Different Types of Legal Structures

Different Types of Legal Structures

Sole Traders - they usually have little finance for expansion and are heavily reliant on the owner for business success. If the business is a failure, then the sole trader could lose everyhting including their personal possessions as they have unlimited liability. E.g. Independent retailers, self employed plumber, electrician, builder and mobile hair dresser. 

Partnership - they have unlimited liability because there is a high degree of trust many partnerships operate in the professions e.g. solicitors and vets. The different partners can specialise in (e.g. in a legal practice, the different partners could specialise in the main areas of law - criminal, civil, bankruptcy, family and consumer law). Partnerships allow business responsibility to be shared and this type of business gives the owners more personal freedom to take time off. There are no legal formalities but many will draw up a Deed of Partnership

  • How much capital each partner will contribute
  • How profits and losses will be shared amongst the partners
  • The procedure for ending the partnership 
  • How much control each partner has
  • Rules for taking on new partners

E.g. Accountants, Vets practice, Doctors surgery and Solicitors 

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Different Types of Legal Structures

Private Limited Company (Ltd) - usually smaller businesses and their business name ends in Ltd or Limited. Shares can only be sold 'privately' and all shareholders must agree on the transfer. They can't be advertised for general sale.The directors of these businesses tend to be shareholders and are involved in the running of the business. They also have limited liability. E.g. Littlewoods Ltd, Reebok Ltd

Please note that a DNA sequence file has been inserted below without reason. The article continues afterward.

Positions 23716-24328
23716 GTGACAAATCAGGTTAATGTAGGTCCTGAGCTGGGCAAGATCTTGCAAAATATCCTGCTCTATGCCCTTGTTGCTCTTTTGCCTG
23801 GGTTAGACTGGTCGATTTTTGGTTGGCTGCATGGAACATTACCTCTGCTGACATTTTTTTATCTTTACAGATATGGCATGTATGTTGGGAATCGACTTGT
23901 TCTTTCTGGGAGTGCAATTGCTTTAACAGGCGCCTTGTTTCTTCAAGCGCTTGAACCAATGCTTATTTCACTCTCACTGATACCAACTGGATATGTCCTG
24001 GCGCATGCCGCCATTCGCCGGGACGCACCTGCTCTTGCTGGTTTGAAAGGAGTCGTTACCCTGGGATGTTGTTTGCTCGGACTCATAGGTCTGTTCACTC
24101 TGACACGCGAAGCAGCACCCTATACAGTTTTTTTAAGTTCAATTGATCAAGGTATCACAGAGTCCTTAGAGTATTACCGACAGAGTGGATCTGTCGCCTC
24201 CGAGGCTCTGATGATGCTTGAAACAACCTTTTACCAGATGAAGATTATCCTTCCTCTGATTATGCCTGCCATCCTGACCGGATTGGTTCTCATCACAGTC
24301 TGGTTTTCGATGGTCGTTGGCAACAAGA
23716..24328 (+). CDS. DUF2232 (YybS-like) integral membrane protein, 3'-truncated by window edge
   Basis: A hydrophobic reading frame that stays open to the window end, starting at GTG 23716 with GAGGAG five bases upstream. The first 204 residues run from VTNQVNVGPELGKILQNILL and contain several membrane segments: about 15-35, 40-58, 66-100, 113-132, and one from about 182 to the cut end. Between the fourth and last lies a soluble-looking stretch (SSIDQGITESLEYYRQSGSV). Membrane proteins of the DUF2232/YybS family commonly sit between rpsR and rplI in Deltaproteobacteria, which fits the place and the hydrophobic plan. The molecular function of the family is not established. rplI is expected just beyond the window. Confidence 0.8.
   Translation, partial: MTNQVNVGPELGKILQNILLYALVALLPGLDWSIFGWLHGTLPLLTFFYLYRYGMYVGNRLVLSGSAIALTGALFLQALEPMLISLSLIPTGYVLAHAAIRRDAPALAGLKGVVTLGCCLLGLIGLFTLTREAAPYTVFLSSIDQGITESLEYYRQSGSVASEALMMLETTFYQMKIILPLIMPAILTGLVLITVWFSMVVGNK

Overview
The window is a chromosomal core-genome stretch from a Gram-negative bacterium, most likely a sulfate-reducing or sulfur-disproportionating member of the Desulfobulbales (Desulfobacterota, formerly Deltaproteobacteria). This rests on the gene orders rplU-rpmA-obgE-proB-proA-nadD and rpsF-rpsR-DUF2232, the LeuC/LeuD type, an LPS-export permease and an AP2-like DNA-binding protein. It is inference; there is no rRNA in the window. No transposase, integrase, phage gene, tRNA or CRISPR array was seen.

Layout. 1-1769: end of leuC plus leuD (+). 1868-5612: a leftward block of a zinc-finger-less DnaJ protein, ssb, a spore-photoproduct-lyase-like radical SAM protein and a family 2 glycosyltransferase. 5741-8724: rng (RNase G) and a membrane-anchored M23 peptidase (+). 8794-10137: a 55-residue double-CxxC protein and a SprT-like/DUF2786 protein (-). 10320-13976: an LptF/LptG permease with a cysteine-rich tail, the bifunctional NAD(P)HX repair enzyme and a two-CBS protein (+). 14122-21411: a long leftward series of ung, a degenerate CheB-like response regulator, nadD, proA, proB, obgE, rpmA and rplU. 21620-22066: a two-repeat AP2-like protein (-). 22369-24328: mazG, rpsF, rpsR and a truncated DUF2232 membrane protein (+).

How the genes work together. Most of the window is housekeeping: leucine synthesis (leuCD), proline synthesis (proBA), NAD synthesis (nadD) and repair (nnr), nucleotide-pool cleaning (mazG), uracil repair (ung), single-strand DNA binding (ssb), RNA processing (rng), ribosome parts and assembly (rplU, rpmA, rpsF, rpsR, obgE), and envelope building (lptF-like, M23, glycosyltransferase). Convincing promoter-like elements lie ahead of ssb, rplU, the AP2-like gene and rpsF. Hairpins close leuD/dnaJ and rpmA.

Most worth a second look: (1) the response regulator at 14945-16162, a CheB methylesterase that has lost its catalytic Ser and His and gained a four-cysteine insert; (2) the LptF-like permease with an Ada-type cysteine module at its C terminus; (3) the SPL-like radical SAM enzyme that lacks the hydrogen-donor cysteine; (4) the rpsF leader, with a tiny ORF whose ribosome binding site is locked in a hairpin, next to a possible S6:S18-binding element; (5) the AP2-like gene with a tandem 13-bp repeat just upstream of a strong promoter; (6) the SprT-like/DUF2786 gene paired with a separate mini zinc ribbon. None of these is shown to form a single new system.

Public Limited Company (PLC) - in this type of business shares can be sold on the open market to anyone. Shareholders also have limited liability i.e. they can only lose their initial investment.

E.g. Supermarkets: Tesco, Sainsbury's, Asda

       Football club: Manchester United PLC

       Oil producing companies: Shell, Esso, BP 

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Setting up

Setting up a Sole Trader 

No specific rules apply to setting up a sole trader. By displaying the owner's name and checking that the Business Names Act has been complied with, a sole trader can get going immediately. 

Setting up a Partnership

Partners can start trading with no more preparation than a sole trader.They will then be governed by the rules laid down in the Partnership Act 1890. For example under the Act, if a partner dies or leaves, the partnership has to be dissolved. It is wiser to draw up a partnership deed that will form the basis of a legally binding contract. A clause in the deed would ensure that the partnership can continue to operate. The deed can also set out the percentage of profits each partner is to receive, perhaps in proportion to the amount each has invested. 

Setting up a Private Limited Company

The main statute governing companies is the Companies Act 1985. They have to submit: 

  • A Memorandum of Association
  • Articles of Association 
  • A declaration of compliance with the Companies Act 
  • The names of the company's directors and company secretary 
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